Topps Baseball Card Of The Day, October 2015
A = Alternate Card F = Factory Team Set G = Giveaway Set T = Traded Set U = Update Set
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10/12/15 Topps Baseball Card Of The Day: 1989 Topps #700 Don Mattingly, Yankees
More Don Mattingly Topps Cards: 1987 1988 1990 1991 1992 1993 1994 1995 1996
Prior to collecting cards at age 10 in 1990, I could name every last Masters Of The Universe character with ease—and there were loads of them—but only three major leaguers: Darryl Strawberry, Orel Hershiser...and Don Mattingly.
If you're new to baseball and watching this year's NLDS between the Mets and the Mattingly-led Dodgers, convincing you that this average-sized, harmless bespectacled man was once one of the greatest hitters of the 1980s might be tough. Tax accountant? Sure. Insurance agent? Yeah, you'd buy that. But not "former feared slugger for the New York Yankees".
But Mattingly was. For a half-decade, he dominated the American League at bat (average of .327, 30, 110 from 1984-87) and broke their spirit in the field (annual Gold Gloves at 1B 1985-89, plus four more in the 90's), making six straight All-Star teams along the way and winning the 1985 AL MVP award.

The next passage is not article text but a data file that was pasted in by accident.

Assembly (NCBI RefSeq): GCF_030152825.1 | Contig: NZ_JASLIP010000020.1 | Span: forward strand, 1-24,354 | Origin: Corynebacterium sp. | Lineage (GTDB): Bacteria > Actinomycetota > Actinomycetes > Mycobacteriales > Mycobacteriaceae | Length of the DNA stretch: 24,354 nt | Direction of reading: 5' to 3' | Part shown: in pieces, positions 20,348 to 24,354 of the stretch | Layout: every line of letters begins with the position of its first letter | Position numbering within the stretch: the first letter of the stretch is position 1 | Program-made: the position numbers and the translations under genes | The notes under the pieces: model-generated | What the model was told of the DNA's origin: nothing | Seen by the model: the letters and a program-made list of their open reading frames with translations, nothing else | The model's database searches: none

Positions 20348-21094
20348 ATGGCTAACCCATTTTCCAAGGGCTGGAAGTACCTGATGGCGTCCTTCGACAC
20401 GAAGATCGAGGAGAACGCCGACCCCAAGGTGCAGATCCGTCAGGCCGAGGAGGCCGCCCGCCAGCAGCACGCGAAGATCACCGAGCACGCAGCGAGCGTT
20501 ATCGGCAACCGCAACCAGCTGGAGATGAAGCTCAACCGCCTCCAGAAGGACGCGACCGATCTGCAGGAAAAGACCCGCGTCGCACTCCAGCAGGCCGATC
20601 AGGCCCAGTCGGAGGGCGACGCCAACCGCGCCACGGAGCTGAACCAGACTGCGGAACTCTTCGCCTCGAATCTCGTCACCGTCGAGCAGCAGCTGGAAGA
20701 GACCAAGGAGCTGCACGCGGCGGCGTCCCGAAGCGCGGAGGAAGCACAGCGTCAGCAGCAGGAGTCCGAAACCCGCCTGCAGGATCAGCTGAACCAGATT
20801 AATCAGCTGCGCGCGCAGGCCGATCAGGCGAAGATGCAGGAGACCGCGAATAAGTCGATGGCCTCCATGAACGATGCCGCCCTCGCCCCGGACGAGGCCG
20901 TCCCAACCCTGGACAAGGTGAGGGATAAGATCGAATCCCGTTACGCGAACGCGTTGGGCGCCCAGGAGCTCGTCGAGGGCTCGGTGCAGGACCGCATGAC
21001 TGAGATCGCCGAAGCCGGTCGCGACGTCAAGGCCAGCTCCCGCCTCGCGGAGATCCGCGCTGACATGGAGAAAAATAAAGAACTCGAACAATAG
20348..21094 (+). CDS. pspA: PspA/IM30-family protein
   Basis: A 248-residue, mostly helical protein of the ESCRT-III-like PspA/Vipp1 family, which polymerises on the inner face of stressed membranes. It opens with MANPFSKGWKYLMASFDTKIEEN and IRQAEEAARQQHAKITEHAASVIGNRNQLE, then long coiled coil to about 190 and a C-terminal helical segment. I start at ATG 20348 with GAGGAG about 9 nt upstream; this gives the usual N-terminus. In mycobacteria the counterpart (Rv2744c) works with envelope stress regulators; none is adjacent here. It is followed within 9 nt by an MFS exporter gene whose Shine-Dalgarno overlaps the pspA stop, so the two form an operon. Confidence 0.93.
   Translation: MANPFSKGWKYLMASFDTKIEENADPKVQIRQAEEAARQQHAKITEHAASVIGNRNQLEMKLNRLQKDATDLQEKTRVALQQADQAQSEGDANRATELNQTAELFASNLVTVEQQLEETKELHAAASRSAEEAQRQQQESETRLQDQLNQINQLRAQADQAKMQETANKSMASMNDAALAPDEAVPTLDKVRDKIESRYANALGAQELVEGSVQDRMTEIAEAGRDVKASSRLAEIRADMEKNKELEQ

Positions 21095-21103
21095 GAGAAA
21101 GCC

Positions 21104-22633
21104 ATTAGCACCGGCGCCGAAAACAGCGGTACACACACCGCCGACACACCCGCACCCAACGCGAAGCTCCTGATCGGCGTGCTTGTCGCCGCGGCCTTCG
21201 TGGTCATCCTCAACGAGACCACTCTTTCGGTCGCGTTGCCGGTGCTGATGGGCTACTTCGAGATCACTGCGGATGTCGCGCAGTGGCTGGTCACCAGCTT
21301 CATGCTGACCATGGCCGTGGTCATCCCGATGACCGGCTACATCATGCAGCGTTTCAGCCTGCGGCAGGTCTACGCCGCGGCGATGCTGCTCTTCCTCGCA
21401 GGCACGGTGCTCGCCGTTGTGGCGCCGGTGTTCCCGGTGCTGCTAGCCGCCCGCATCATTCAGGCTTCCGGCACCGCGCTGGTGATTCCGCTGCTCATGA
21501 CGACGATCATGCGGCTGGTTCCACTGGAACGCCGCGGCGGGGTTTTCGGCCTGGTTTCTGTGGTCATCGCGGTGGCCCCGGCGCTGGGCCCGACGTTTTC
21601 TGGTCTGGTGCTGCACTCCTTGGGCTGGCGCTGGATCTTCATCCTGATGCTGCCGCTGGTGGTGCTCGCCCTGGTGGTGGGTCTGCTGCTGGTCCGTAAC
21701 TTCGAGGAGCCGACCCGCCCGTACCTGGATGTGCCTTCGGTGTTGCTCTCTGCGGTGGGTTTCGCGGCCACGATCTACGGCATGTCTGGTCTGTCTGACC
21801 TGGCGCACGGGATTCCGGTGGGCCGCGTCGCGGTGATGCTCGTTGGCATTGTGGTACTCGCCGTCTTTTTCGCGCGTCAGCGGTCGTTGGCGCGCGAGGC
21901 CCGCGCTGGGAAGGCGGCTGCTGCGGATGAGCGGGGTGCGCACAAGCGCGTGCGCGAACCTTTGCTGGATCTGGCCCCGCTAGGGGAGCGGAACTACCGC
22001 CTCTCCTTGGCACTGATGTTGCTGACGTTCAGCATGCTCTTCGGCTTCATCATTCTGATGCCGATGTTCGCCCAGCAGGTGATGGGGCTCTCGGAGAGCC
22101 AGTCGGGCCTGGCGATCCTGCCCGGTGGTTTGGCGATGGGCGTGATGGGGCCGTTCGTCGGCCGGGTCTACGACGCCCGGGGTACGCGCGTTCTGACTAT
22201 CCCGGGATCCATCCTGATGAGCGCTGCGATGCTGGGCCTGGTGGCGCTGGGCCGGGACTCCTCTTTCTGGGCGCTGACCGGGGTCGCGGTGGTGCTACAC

The slugger once homered in a record-tying eight consecutive games and hit a record-setting six grand slams in 1987 (since matched by Travis Hafner.) His name even rings baseball, doesn't it? What I'm trying to communicate—in the mid-80's, Don Mattingly was kind of a big deal.
Here, Mattingly is about to embark on what would be his final season as an even remotely elite offensive player—at only 27, his power numbers had dipped substantially in 1988. Little could anyone imagine such "ordinary" production would be the norm for the Yankee superstar going forward...